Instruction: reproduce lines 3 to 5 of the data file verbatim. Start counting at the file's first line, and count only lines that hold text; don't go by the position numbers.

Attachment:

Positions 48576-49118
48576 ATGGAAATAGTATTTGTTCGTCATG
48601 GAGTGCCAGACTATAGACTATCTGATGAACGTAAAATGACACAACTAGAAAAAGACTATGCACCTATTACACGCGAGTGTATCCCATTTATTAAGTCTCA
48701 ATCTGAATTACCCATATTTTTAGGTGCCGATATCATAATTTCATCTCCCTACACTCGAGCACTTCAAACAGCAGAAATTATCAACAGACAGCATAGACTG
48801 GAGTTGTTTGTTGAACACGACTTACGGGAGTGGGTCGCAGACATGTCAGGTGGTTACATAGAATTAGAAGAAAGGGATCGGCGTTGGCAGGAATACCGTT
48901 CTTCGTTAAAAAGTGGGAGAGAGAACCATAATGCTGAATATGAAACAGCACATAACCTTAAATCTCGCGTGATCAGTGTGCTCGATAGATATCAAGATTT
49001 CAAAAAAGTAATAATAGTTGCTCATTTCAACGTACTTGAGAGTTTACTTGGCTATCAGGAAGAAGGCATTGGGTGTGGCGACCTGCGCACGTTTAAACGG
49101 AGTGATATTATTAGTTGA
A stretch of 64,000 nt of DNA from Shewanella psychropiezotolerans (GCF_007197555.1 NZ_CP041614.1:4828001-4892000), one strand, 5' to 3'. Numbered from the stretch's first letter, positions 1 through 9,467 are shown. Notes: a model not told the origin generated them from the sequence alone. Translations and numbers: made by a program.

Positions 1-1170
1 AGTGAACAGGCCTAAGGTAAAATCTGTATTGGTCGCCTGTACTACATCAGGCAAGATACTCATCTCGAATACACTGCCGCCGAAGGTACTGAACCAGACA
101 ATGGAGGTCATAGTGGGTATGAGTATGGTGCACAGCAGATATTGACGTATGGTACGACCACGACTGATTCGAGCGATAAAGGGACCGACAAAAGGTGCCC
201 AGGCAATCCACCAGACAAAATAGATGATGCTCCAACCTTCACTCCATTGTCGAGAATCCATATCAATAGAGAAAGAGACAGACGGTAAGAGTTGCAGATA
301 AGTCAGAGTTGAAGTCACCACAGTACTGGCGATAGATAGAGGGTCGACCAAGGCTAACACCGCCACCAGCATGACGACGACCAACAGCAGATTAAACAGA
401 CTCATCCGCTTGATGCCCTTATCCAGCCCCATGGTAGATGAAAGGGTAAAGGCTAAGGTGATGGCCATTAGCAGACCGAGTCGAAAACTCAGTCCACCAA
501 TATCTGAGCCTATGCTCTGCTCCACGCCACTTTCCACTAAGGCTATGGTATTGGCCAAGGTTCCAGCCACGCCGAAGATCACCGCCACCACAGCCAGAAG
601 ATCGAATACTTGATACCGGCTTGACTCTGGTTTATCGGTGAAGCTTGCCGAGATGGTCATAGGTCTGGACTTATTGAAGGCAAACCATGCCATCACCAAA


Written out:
48601 GAGTGCCAGACTATAGACTATCTGATGAACGTAAAATGACACAACTAGAAAAAGACTATGCACCTATTACACGCGAGTGTATCCCATTTATTAAGTCTCA
48701 ATCTGAATTACCCATATTTTTAGGTGCCGATATCATAATTTCATCTCCCTACACTCGAGCACTTCAAACAGCAGAAATTATCAACAGACAGCATAGACTG
48801 GAGTTGTTTGTTGAACACGACTTACGGGAGTGGGTCGCAGACATGTCAGGTGGTTACATAGAATTAGAAGAAAGGGATCGGCGTTGGCAGGAATACCGTT